RMT union members at Network Rail have voted to accept a revised pay offer – ending months of rowing over jobs, pay and conditions.

Members have voted to finally end the bitter dispute that has resulted in months of strikes.

The ballot had a 90 percent participation rate, with 76 percent voting in favour of the terms.

Network Rail staff like signalers and railway maintenance personnel are eligible for the new offer.

Read More: RMT union suspends Network Rail strikes later this month after new pay offer

Britain’s railway infrastructure is owned, operated, maintained, and developed by Network Rail.

However, the move won’t completely end rail strike action, as disputes still continue in other areas of the sector.

Transport Secretary Mark Harper said he was “very pleased with a very resounding decision” by RMT’s Network Rail members but called on the union to put an offer, which he said is very similar, to its members working for train operators.

The offer Network Rail members chose would result in pay increases ranging from 9.2 percent for the best paid to up to 14.4 percent for the lowest paid.

Read More: More rail strikes on the way as RMT rejects eight percent pay rise

It translates to an overall increase in basic pay ranging from 10.3 percent for the highest-paid grades to 15.2 percent for the lowest-paid grades.

The union says the majority of RMT members in Network Rail—55 percent—earn less than £35,000 annually, making them eligible for the 15.2 percent raise over a two-year period.

Andrew Haines, chief executive of Network Rail, praised everyone involved and expressed his appreciation for the “overwhelming” vote in favour of the salary offer.

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He said:  “My team and I will now focus all our efforts on rebuilding our railway so we can provide a better service for our passengers and freight customers.”

The RMT national executive did not propose that members accept or reject the offer, but it did order a suspension of strikes during the voting period.

Additional terms of the agreement include 75 percent off leisure travel, which Network Rail members have long sought, and a moratorium on forced redundancies until January 2025.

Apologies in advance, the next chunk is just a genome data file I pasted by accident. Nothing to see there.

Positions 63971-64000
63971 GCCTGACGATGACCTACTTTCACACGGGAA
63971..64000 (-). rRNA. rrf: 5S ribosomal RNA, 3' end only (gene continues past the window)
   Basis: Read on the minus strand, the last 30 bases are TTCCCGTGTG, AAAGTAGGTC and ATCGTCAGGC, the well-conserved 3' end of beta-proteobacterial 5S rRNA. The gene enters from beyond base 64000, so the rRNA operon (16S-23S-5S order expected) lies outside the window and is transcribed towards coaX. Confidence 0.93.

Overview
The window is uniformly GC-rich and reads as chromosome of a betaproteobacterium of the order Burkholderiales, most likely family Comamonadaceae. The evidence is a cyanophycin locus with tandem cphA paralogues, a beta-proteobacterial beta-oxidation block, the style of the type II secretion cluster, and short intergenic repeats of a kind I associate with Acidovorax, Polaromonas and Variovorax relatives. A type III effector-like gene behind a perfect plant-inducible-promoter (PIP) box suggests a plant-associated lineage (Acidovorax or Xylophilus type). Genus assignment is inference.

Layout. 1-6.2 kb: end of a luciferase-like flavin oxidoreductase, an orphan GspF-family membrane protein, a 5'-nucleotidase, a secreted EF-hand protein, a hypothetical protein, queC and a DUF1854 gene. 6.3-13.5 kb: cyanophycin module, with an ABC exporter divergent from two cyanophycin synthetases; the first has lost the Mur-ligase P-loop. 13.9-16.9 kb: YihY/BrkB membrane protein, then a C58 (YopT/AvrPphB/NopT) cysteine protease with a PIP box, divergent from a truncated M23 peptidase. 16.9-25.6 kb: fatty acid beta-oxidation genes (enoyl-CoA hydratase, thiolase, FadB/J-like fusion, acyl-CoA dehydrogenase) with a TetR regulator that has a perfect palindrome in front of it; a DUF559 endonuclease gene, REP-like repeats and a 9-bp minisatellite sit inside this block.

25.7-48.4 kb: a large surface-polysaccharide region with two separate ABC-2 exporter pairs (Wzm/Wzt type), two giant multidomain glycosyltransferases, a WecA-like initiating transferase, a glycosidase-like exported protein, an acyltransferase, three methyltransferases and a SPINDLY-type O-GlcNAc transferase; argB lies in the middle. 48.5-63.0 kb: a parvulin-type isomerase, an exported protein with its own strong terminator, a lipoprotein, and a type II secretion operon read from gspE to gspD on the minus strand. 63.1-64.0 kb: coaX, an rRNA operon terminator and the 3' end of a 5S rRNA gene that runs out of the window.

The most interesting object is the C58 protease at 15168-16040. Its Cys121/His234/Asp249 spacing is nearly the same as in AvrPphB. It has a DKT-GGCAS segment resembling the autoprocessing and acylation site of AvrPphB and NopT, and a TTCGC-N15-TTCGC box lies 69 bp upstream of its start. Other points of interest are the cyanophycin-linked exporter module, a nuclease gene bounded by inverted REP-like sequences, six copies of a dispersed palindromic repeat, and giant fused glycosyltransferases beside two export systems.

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The RMT union members’ referendum began on March 9 and ended at noon on Monday, March 20.

When the RMT last submitted a Network Rail offer to its members, it advised them to reject it; in December 2022, just 36 percent of members chose to accept the offer as it was.

Guards and other train company employees who are RMT members are set to resume their strike action.

There is still no agreement with the 14 train operating firms whose interests the Rail Delivery Group is representing.

This means passengers will continue to experience delays as a result of the walkouts scheduled for March 30 and April 1.

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Mr. Harper said on Monday: “My plea to the RMT is to put this offer to your members who work for train operating companies.

“Members haven’t had the chance to consider this offer at all.”

He commended the RMT to abandon upcoming strikes and let members have a vote as the Network Rail members’ outcome clearly shows “it is time to accept a deal that works, not only for their interests but for passengers too”.

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But RMT general secretary Mick Lynch said: “Strike action and the inspiring solidarity and determination of members have secured new money and a new offer which has been clearly accepted by our members and that dispute is now over.”

He said the disagreement with the train operating companies remains “firmly on” and recent strikes had shown members’ “determination to secure a better deal”.

“If the government now allows the train companies to make the right offer, we can then put that to our members.”

Until then, the planned walkouts would take place, he said, adding: “The ball is in the government’s court.”

Source:   Sky News

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